BREAKINGVIEWS-Strong yuan opens window to rethink forex controls


(The author is a Reuters Breakingviews columnist. The opinions
expressed are his own.)
    By Pete SweeneyHONG KONG, Aug 8 (Reuters Breakingviews) - China has room to
start easing policies curbing capital flight. Foreign exchange
reserves have stabilized at $3.1 trillion, outflows have
stabilised and the currency has rallied. That's thanks to the
dollar's plunge - a trend exacerbated by the antics of the Trump
administration - and a far stronger domestic economy. If Beijing
wants to attract more foreign money into mainland stocks and
bonds, it might be time to start selectively relaxing
cross-border curbs.
    Graphic: Chinese foreign exchange reserves have stabilised
and the yuan has rallied against the dollar:
    The government still looks tense. Officials are pursuing
banks and corporations for violating foreign exchange
regulations; investigations are reportedly underway into big
offshore investments by private companies. There are signs
capital is still sneaking out of China through disguised
channels like tourism spending. Thus the only mooted currency
liberalisation is a widening of the yuan's trading band, a move
that would make no practical difference.
    But conservatism is not costless. China wants more overseas
money in the debt markets, to lift the pressure on domestic
banks, introduce more market discipline, and push the
internationalisation of its currency. Capital controls deter
otherwise enthused foreign institutions from investing. Lifting
them would help convince sceptics that Beijing is ready to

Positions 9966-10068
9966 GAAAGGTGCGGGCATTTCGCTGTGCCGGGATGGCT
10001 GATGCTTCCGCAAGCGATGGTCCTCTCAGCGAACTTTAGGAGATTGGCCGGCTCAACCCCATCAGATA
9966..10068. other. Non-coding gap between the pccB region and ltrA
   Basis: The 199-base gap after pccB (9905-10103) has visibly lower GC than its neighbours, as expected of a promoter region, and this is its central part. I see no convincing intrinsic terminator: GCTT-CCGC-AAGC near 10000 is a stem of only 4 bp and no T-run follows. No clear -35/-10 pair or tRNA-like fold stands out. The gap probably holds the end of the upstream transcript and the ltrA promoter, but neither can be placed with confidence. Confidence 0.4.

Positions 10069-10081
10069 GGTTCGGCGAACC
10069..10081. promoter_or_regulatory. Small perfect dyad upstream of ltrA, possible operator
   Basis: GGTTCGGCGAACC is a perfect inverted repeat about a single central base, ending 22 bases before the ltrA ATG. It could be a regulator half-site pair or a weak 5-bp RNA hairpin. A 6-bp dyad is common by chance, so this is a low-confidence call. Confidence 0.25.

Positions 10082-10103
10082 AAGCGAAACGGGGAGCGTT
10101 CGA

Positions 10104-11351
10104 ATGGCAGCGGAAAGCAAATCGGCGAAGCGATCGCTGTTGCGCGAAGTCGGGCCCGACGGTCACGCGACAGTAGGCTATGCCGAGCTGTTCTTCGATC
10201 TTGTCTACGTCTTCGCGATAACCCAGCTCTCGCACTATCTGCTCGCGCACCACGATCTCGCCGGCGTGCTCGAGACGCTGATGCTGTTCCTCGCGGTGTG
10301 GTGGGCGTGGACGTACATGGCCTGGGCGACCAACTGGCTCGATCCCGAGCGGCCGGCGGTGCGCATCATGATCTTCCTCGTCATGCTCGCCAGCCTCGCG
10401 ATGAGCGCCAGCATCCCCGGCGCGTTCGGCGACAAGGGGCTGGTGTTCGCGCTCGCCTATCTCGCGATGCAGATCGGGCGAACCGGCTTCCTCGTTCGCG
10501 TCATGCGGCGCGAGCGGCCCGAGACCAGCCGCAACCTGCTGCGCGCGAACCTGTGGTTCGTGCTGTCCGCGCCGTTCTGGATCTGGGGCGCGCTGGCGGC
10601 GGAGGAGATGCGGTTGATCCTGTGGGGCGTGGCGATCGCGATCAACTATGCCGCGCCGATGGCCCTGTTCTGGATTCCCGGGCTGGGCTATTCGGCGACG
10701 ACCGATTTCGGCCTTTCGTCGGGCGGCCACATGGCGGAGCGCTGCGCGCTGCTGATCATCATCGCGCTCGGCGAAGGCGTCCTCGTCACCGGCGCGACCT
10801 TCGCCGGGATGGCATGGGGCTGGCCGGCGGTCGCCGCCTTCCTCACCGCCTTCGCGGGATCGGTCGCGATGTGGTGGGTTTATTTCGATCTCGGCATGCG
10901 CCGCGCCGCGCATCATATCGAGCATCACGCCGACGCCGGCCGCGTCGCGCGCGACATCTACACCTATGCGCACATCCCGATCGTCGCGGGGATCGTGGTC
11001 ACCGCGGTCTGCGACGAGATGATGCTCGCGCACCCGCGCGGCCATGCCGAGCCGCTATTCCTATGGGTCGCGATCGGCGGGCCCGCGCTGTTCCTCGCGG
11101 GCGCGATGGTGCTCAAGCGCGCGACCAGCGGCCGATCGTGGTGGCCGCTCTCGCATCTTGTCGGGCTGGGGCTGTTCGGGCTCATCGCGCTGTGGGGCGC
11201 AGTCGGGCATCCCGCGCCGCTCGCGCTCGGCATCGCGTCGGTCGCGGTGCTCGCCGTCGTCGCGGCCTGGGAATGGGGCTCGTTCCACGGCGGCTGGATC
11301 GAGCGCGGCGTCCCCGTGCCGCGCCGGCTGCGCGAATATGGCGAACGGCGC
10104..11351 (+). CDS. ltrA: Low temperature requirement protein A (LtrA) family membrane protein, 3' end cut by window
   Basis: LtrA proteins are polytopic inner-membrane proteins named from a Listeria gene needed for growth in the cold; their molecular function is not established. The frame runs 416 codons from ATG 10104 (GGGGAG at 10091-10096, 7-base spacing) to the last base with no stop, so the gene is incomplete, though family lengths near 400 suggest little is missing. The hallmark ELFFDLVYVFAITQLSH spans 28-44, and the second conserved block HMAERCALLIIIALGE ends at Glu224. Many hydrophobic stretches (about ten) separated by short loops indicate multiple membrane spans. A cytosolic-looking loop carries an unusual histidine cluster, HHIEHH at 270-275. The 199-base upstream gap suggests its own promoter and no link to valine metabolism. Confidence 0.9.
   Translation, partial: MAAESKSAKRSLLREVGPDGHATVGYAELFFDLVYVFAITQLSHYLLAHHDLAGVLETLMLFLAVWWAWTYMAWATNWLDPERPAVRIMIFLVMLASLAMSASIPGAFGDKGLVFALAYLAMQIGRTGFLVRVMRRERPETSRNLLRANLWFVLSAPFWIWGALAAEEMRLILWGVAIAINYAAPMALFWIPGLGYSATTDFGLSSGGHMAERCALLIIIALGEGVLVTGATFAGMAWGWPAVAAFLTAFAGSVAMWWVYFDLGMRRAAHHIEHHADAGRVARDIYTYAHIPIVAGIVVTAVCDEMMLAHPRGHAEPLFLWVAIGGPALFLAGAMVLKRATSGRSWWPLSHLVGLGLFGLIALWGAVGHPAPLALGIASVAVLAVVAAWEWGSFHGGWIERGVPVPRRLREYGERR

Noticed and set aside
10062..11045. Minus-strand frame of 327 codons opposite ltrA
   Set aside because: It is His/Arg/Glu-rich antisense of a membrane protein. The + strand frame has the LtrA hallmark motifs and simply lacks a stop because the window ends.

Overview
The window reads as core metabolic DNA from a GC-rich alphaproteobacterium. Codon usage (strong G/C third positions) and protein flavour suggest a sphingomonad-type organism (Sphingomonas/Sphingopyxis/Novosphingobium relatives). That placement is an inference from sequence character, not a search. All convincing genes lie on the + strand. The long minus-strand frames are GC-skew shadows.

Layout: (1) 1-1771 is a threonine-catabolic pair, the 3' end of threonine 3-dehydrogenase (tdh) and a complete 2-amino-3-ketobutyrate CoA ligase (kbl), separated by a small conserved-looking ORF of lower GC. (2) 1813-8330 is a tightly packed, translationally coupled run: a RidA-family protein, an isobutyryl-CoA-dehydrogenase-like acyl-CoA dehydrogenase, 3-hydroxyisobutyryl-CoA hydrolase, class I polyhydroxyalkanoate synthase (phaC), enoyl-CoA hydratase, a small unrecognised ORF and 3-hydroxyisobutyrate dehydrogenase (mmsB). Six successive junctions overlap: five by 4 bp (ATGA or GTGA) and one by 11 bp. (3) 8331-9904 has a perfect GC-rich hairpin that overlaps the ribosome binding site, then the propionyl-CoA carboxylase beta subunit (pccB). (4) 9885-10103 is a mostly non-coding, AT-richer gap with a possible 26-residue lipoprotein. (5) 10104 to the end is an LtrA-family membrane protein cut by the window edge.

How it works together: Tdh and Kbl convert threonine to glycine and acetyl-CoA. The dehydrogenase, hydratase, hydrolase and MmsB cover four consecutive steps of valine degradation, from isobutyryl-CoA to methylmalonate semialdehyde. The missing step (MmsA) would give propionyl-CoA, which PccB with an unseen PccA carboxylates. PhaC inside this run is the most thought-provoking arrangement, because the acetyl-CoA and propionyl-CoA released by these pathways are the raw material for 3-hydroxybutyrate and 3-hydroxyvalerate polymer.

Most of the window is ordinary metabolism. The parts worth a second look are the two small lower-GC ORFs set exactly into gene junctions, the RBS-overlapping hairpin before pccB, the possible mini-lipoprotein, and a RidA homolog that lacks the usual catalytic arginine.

resume reform. It would also serve as a sign of confidence that
might dissuade Chinese onlookers from rushing for the exits
before they close even tighter.
    To be sure, some caution is warranted. If the U.S. economy
keeps heating, the Federal Reserve might hike rates
aggressively, and the greenback could rise again. Alternatively
a disaster - like a war with North Korea - could set off a
flight to dollar safety.
    But even if the dollar were to strengthen again, that would
not necessarily result in another round of panicked outflows.
Many of the worries that aggravated capital flight in 2016 have
since eased. Producer prices, industrial profits, private
investment and market interest rates are all rising. The stock
market is snortingly bullish, with the benchmark CSI300 index up
more than 12 percent this year. And in any case, the Trump era
is damaging the dollar's status as a safe-haven currency. This
year, it's the euro that is rallying.
    If Beijing believes this economic upturn is durable, there
is a window of opportunity to reopen the capital doors.
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    - China's foreign exchange reserves rose $24 billion to $3.1
trillion in July, beating forecasts.
    - The yuan has risen more than 3 percent against the dollar
in 2017, as the dollar weakened against a range of currencies.
    - The appreciation of other currencies against the dollar
helped boost the value of Beijing's foreign exchange reserves,
the forex regulator said on Aug. 7.
    - Commercial banks sold a net $93.8 billion of foreign
exchange in the first half of the year, down 46 percent from the
same period last year, indicating diminished demand for foreign
currency from Chinese corporations, official data shows.
    -  For previous columns by the author, Reuters customers can
click on [SWEENEY/]

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Graphic: Chinese foreign exchange reserves have stabilised and
the yuan has rallied against the dollar
 (Editing by Quentin Webb and Katrina Hamlin)
 ((; Reuters Messaging:


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